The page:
Ada Slivinski: Financing used to be reserved for big, necessary purchases. Now, you can get instant online loans to buy everything from chandeliers to makeup.
It started innocently enough.
I was browsing Wayfair for a new chandelier. The one that caught my eye cost enough to give me pause; it might take a couple months to work it into my budget. Then, in the fine print below the price, I spotted a promotion for PayBright, a service that would apparently allow me to “pay as little as $62 a month,” for that same chandelier.
According to Tech Company News, ”PayBright is a Canadian provider of instant consumer financing at the point of sale. They partner with merchants and allow them to offer their customers instalment financing as a payment method. Customers can pay for their purchases in affordable monthly payments, while the merchants receive their funds up front from PayBright.”
The company’s President and CEO Wayne Pommen said they have partnered with over 2,500 merchants across the country. It’s similar to the US-based Afterpay model, which supports companies like Anthropologie and MAC Cosmetics.
You could be paying for that makeup for months.
The appeal for customers is that sometimes the finance rate is 0 per cent, which means the merchant covers the cost of these services as a promotion and the consumer doesn’t pay more – as opposed to if they were to use a credit card and pay interest over those same few months to pay it off.
For businesses, these services reportedly improve the conversion rates of online shopping. It makes sense; instead of me waiting a few months to buy that chandelier, Wayfair could make that sale now.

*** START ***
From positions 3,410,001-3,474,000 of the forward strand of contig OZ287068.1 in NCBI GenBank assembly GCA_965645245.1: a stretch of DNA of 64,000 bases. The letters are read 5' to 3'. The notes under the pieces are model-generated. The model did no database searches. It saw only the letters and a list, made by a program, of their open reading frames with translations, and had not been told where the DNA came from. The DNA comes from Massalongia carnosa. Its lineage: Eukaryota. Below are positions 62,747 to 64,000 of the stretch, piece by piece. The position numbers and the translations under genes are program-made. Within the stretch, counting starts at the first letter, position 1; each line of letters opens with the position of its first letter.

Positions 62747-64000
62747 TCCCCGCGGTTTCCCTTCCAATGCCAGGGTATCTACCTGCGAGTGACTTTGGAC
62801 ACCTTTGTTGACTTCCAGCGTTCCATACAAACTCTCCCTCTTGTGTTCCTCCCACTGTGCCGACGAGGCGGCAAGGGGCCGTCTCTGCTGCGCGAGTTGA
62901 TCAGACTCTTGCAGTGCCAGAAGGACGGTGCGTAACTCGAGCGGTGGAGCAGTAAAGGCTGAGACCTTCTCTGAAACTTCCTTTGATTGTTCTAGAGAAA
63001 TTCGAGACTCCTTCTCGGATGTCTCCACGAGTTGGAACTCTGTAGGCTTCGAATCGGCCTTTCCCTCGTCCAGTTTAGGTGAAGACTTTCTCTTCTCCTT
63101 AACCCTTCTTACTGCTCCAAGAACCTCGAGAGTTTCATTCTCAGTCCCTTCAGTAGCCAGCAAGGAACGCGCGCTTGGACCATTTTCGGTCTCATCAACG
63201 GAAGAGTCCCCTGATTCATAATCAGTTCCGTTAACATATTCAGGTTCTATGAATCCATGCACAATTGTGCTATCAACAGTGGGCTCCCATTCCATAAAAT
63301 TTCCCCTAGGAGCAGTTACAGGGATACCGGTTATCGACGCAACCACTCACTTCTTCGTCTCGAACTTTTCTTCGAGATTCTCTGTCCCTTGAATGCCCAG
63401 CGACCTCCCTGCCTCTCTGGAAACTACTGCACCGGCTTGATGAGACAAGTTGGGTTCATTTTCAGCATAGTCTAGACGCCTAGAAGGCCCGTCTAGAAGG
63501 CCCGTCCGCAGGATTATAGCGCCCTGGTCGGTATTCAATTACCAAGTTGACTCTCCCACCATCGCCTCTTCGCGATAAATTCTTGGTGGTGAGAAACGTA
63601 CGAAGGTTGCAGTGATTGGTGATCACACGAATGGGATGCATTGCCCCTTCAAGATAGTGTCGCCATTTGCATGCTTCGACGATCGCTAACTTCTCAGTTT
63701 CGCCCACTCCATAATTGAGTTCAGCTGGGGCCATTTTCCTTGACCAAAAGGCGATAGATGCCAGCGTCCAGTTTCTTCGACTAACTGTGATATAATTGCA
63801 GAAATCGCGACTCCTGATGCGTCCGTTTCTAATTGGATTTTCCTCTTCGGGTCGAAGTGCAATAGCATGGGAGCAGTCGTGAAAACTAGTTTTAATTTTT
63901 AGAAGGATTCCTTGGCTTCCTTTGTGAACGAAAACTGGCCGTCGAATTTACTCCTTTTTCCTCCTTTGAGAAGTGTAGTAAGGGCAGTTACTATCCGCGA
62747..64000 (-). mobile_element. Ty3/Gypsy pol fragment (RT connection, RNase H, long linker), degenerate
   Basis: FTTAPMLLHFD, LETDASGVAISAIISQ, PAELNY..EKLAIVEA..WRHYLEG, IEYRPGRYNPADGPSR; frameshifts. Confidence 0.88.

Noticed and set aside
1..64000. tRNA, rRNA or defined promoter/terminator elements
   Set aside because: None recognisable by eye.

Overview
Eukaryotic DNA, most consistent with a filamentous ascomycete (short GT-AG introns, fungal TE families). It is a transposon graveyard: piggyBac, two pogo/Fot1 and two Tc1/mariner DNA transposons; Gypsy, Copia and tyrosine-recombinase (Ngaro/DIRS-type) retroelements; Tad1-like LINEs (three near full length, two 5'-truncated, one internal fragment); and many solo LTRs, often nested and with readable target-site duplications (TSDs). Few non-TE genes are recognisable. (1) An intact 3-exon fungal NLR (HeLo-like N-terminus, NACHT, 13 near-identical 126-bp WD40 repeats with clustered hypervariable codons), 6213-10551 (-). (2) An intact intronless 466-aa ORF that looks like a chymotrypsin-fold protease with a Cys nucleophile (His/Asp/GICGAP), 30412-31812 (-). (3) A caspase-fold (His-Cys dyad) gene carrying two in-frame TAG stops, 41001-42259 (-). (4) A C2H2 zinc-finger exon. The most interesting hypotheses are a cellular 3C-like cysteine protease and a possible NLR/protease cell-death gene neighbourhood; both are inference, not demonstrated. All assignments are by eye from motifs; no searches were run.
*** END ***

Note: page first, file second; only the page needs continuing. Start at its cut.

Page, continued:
The downfall of course is many customers are already up to their ears in debt. Canadians’ debt-to-income ratio is currently hovering at over 177 per cent. $62 a month may not seem like a lot, but if it means you’re making purchases earlier than you can afford them and maybe adding on more items than you need because those small monthly payments seem more manageable that trying to digest the actual amount, the service may spell trouble.
Appliance stores, hardware stores and mattress marts have long offered financing and store-brand credit cards, but this is the first time we’re seeing this type of point of sale financing for small products like dresses and makeup.
What might make sense for those essentials we need – a home, a car, a mattress and washing machine – is now available for the “want” purchases.
While tempting, the research scared me off the purchase…for now. After all, as the saying goes, if it sounds too good to be true, it often is. “Shop Now, Pay Later,” seems to fall into that category.
I’m going to go the old-fashioned way, practice some self-restraint and keep telling myself it’s for the best.
Ada Slivinski is the Founder & Principal of Jam PR, a boutique agency focused on helping small businesses get big exposure. You can reach her at email@example.com
- Ada Slivinski: BC’s much-agonized-over delay on ride hailing doesn’t seem to have brought any benefits.
- No campus nearby? No problem, says Roslyn Kunin: post-secondary institutions offer an increasing number of opportunities online.
- Last July, Canada watched a manhunt with baited breath. Jody Vance asks why we don’t react like that for every national tragedy?